wriggled this way and that to suggest otherwise.

- With the France Telecom take-over of Telkom Kenya, the country’s two 
operators, Safaricom and Celtel, will have some serious competition for 
the first time and may have to begin to address their quality of service 
shortfalls. Competition should also mean prices will begin to fall for 
as one person told us:”Competition in this market is really only on 
price.” Telkom Kenya’s strategy has been very savvy in that it starts 
operating with an existing base of subscribers before having to invest 
in paying for its mobile licence. Rumour has it that France Telecom will 
simply rip out the CDMA network and put in GSM. As a new entrant, it 
will have a clear CAPEX advantage. Econet is supposed to have cleared 
the hurdles it had and will be investing soon but on past evidence, 
don’t hold your breath.

- Even without a fibre connection, the country’s bandwidth requirement 
has grown rapidly as the economy has expanded. It is now approaching the 
1 gbps mark and this is all being paid for at satellite prices. The 
broader message in this is that an expanding economy will drive use both 
at a corporate and retail level. And rapid growth will come from 
economies that are coming out of war or unfavourable political 
circumstances where there’s a “one-off” bounce that might turn into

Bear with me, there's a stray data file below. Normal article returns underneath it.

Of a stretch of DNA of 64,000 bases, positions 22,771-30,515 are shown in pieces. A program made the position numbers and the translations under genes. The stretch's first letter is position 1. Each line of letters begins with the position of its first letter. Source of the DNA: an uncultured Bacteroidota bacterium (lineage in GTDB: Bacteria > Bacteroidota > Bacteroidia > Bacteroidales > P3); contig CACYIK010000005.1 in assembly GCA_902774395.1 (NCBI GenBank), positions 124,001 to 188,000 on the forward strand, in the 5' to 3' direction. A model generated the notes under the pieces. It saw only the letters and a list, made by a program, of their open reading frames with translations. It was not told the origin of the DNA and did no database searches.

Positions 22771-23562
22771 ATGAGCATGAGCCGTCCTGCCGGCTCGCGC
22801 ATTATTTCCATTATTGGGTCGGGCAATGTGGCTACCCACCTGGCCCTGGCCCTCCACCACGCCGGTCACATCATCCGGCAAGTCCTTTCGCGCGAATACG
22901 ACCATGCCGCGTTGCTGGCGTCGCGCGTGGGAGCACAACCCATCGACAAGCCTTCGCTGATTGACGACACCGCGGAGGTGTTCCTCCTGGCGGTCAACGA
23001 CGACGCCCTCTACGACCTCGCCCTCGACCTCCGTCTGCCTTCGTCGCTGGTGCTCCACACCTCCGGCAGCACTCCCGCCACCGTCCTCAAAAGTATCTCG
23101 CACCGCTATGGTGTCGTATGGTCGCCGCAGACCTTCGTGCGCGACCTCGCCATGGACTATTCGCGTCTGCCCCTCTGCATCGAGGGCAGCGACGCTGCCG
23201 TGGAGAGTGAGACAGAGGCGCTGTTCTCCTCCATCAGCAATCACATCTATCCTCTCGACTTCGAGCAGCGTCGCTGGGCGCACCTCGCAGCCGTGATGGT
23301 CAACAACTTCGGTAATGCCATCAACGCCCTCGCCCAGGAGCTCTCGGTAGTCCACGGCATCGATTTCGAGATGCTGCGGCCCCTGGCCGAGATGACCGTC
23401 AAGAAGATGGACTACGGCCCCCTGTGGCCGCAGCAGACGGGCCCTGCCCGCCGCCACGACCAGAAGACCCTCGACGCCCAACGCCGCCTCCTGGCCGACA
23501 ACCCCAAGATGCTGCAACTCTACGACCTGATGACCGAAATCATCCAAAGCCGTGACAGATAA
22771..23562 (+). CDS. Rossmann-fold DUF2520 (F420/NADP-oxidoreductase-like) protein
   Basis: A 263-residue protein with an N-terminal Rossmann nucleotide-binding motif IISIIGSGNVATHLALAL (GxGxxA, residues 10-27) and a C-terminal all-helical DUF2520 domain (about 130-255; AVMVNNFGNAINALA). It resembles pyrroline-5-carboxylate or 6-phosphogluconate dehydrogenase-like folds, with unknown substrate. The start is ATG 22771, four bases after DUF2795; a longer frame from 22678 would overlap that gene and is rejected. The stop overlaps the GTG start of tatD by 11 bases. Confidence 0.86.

above-average growth in the mid-term. As Bill Clinton’s electoral team 
used to say, it’s the economy, stupid. Messages on satellite bandwidth 
costs are mixed. Most operators buying in volume say that prices are 
coming down but a small number of those we spoke to said because of he 
shortage of C-Band prices were going up. (Interestingly Altech has been 
in talks to buy Sameer ICT, which includes KDN.)

- The market is readying itself for the arrival of much cheaper 
bandwidth. Seacom and TEAMS are both seen as credible projects. EASSy is 
perceived as still being in the game but its credibility has been 
undermined in the eyes of operators by the confusions over the rival 
NEPAD project. TEAMS has almost all its financing in place and says it 
has a ship booked to start. Depending on their investment, operators 
have been offered 1 mps for between US$2-300 a month. This is only to 
Fujirah but an onward solution is said to be not too far away and will 
cost about the same amount to the United States. The price will be 
higher than the headline figures suggest but nevertheless will be low 
enough to be market changing. The recent public disagreement between 
UUNet and PS Bitango Ndemo illustrates that not all operators have 
understood this changing world. It will no longer be about making money